A bad precedent has already been set, but the boys with the aluminum bats surely hope the lackluster play that has struck the most recent editions of conference football and basketball does not spill over into Pac-10 baseball. The same goes for UCLA and USC, who both hope for a reversal of fortune after disappointing performances in 2009.

Of course, Pac-10 baseball may have already gone through the motions of a lackluster year, what with most teams performing below expectations in 2009 – meaning 2010 may instead be a rebound year. Both UCLA and USC certainly hope that turns out to be the case, though the Bruins are probably the only team who has the personnel to significantly improve upon a near-disastrous 2009 season.

Missing the postseason with a third place conference finish last season, the Bruins (27-29 overall, 15-12 in Pac-10) hope to tighten their screws this year. While UCLA had its fair share of injuries last year, the Bruins committed numerous unforced errors with morbid regularity.

Even worse, UCLA was 2-14 in one-run games and, at one point, suffered through a 10-game losing streak. With an offense that ranked in the bottom third in the nation in almost every major statistical category, expectations are definitely lower this year, especially after losing Cody Decker, Casey Haerther, Eddie Murray, Gino Aielli and Gabe Cohen. Still, UCLA will be playing a lot of small ball in its efforts to manufacture runs – all part of assistant coach Rick Vanderhook’s offensive strategy.

Look for juniors Brett Krill and Niko Gallego, alongside sophomore Dean Espy, to make the most moves on offense, with three highly touted freshman recruits in Beau Amaral, Cody Keefer and Jeff Gelalich bringing some new raw talent to the squad.

Perhaps the team’s biggest weakness is a lack of a true designated hitter, but with a home-heavy schedule and manageable traveling, the Bruins should improve upon their 27-29 record and qualify for the postseason this year. The Pac-10 coaches selected the Bruins to finish third in conference in their just-announced preseason poll, and that is probably where UCLA will finish – for the fourth straight year.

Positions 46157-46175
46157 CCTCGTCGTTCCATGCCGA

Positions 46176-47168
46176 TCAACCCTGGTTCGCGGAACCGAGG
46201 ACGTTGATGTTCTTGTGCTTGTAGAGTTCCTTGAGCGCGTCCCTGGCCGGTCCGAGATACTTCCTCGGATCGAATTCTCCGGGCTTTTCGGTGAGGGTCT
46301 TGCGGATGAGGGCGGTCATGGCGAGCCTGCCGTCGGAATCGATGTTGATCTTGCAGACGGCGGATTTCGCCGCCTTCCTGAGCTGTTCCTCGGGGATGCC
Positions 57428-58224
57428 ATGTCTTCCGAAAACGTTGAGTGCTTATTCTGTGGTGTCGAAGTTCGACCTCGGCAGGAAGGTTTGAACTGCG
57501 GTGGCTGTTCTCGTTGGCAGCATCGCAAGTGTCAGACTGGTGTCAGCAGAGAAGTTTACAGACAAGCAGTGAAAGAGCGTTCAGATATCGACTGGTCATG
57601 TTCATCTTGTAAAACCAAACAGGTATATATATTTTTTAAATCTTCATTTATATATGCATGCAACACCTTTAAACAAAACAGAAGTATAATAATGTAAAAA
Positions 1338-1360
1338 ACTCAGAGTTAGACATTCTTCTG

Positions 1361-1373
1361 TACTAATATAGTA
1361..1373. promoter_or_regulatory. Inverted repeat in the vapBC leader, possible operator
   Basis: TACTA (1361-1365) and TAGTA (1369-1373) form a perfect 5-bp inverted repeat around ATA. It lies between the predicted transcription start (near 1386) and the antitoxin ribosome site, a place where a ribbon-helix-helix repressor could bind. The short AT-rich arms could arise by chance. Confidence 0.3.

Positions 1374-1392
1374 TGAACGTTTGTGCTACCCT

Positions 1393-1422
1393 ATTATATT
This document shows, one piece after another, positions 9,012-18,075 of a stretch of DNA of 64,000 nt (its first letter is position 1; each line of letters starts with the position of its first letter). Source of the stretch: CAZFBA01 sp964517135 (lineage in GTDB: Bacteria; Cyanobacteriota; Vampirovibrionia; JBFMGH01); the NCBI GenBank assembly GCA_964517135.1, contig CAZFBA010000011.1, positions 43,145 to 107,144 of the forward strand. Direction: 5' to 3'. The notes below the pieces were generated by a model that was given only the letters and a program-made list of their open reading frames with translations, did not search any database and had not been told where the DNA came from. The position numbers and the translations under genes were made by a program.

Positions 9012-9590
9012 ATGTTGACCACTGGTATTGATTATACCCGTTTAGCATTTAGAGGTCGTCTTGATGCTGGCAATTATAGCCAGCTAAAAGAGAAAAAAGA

Across town, Southern Cal has struggled to reclaim its past glory under head coach and team alum Chad Kreuter. Last season’s squad was considered the best-ever during the Kreuter era, and the team finished no better than it did in the two previous years during the former Major League catcher’s tenure – a second straight 28-28 finish, with a 13-14 record in Pac-10 play.

While the 13 conference wins were the highest total since 2005 and second highest in eight years, the Trojans were tied for fifth place in the Pac-10 last season. With several players from last year’s team being selected within the first 20 rounds of the most recent MLB Draft, expect Southern Cal to continue its struggles in 2010.

The outlook for 2010 becomes bleaker when factoring in only four of nine starting position players and one of three weekend pitchers are returning. Accordingly, the league’s coaches voted USC to finish eighth in conference this season.

Still, the Trojans can make some noise – all while (hopefully) saving Kreuter’s job. Making the most noise for Southern Cal will be sophomore Ricky Oropesa, a Freshman All-American in 2009 who led the team with 13 home runs and 48 RBI last season. Senior Mike O’Neil returns, and sophomore Alex Sherrod should have a solid season at the plate. Despite a rather weak bullpen, Southern Cal hopes redshirt sophomore Andrew Triggs and senior Kevin Couture will strengthen the weekend rotation enough to limit the team’s reliance upon relievers.

While there are still many questions about consistency, pitching, offense and experience, USC does have enough elements in place to exceed expectations and qualify for its first post-season berth since 2005. Kreuter must motivate his boys to finish above .500 for the first time in his four-year coaching career.

As for the rest of the Pac-10, expect Arizona State, which had the nation’s lowest ERA last season, to be the class of the conference yet again. Also expect Stanford and Oregon State to join UCLA in the fight for second place.